Snake Plants are water-sensitive species that can survive drought conditions slightly but do not do well with excess watering.
- Deepwater your plant once a week or in two weeks, depending on the soil conditions. If it is still moist, avoid watering altogether.
- Cut back on watering to once a month during the winter because the plant goes into dormancy and may use even less water.
- Use filtered water or rainwater instead as it does not consist of fluoride and chlorine usually found in tap water.
- Alternatively, bottom water your snake plants by placing the pot in a shallow container or saucer filled with about an inch of water.
2. Adequate Drainage
For the best possible drainage, use containers with more drainage holes.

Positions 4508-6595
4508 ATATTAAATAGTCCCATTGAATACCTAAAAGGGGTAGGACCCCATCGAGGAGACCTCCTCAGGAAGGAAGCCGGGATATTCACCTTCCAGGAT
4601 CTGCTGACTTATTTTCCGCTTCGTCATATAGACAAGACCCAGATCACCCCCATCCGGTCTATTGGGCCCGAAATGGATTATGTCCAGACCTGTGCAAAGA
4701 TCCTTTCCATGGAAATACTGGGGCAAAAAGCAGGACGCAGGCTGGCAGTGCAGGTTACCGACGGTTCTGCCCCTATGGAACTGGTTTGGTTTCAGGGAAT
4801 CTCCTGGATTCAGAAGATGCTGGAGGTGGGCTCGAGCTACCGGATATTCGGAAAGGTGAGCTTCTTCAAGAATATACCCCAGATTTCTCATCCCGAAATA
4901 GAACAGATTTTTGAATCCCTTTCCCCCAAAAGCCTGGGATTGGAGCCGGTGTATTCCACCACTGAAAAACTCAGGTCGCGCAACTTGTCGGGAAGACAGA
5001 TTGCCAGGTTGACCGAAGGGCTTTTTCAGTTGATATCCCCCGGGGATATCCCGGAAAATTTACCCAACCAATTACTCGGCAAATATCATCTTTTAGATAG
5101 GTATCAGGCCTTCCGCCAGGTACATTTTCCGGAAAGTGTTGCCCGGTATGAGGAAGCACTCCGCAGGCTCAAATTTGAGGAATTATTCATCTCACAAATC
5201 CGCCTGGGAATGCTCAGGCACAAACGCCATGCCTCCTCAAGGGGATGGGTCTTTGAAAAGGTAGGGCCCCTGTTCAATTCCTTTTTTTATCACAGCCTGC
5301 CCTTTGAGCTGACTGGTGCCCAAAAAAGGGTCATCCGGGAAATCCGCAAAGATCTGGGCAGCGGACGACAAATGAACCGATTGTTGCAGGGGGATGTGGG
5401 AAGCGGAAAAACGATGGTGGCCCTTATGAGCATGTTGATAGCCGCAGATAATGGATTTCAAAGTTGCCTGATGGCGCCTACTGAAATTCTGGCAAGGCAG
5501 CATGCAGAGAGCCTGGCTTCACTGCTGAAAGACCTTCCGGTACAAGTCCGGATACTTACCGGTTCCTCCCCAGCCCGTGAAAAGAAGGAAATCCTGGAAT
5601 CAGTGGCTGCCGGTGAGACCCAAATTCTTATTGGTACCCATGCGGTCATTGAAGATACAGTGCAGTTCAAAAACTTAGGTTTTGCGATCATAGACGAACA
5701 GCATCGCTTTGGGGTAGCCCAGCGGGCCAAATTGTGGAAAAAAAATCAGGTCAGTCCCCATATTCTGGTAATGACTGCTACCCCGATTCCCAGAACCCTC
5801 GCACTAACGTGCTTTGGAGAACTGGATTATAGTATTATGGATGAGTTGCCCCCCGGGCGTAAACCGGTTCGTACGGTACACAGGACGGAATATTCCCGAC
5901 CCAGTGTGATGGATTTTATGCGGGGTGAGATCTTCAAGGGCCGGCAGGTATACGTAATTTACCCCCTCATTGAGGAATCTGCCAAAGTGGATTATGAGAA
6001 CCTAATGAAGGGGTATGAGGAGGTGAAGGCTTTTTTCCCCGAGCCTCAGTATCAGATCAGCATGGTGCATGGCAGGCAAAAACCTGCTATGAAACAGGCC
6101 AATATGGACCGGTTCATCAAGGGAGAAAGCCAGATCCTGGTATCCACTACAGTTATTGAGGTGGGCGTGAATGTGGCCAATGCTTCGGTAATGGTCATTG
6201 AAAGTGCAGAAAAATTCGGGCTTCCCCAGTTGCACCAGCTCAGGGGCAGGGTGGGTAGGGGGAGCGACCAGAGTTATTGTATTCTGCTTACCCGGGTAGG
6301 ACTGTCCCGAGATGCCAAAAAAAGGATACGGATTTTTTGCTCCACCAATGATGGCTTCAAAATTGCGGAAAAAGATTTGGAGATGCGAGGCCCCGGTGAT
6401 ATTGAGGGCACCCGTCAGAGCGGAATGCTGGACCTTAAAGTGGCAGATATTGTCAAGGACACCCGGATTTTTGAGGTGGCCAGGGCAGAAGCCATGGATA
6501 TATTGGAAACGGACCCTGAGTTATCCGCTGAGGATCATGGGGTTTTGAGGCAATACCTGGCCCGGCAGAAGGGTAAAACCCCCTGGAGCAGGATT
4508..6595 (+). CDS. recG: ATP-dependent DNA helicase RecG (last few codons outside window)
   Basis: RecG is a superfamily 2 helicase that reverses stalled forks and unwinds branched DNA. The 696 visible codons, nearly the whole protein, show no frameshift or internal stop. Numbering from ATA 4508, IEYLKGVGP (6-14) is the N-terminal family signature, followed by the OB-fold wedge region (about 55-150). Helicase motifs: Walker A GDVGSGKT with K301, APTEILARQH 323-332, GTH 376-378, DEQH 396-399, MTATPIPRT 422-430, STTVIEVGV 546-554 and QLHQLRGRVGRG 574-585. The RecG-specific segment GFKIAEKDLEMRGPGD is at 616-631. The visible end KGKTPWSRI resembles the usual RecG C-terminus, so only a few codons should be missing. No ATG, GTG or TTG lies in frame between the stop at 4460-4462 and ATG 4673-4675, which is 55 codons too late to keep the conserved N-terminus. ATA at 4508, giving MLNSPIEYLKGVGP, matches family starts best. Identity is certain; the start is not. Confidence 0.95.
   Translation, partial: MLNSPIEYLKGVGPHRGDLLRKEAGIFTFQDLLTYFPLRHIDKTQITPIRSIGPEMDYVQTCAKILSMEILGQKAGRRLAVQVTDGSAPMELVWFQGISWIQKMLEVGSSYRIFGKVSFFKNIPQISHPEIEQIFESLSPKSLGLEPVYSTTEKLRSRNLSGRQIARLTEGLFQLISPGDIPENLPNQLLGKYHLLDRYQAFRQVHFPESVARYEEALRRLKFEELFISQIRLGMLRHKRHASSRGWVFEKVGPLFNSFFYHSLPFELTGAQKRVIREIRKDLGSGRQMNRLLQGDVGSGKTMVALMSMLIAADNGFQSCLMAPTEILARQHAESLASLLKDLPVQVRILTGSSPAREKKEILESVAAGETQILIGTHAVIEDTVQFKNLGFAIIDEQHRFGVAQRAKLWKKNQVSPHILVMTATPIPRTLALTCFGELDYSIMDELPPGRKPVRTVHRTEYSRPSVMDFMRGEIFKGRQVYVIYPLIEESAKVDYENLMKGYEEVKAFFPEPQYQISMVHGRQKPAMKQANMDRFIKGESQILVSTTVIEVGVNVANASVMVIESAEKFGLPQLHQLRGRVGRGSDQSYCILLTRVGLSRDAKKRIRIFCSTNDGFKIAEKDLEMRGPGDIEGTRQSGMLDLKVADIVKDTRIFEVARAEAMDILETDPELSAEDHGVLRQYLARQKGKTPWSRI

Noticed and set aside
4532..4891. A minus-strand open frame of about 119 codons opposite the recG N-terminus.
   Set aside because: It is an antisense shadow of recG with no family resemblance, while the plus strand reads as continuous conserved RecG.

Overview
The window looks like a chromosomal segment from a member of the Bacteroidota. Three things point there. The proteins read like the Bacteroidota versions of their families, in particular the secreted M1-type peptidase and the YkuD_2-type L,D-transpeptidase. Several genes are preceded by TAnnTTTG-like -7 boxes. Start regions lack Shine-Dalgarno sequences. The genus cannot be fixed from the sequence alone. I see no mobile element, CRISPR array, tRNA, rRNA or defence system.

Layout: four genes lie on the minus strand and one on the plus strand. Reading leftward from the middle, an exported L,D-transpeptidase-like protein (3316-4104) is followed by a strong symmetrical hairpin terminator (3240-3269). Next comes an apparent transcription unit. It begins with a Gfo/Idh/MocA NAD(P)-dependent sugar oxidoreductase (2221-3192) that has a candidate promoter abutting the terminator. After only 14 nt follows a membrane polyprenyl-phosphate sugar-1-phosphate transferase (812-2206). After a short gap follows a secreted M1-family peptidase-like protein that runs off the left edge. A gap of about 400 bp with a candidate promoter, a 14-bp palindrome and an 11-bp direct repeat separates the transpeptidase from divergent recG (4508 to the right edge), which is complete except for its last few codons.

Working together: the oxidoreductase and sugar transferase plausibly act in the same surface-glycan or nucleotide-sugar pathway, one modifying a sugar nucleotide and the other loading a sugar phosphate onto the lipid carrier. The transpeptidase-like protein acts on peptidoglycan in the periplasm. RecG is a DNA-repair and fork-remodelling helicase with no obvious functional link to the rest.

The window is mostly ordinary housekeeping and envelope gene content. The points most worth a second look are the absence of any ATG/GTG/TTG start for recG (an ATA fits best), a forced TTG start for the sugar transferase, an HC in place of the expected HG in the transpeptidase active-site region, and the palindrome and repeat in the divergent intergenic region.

- More drainage means no excess water remains in the soil that may invite root rot problems.
- Use pots with multiple drainage holes at the bottom to let out the excess water collected at the bottom of the pot.
- Instead of using plastic pots, choose Terracotta and Clay pots that effectively remove excess moisture from the sides.
3. Find a Right Sized Pot
As per the rule of thumb, the pot size should be similar to the plant’s size. For a 1-foot plant, you should choose a 2-gallon pot.
- With pots smaller than the plant, the plant roots will soon outgrow the container and restrict its growth.
- While, large containers require more soil and more watering that the plant root may not absorb well, leading to waterlogging.
- Choose the right-sized pot for your plant. When repotting, choose a pot 2″ larger than the previous one.
4. Dense Soil
A wrong potting mix is likely to become denser after a while.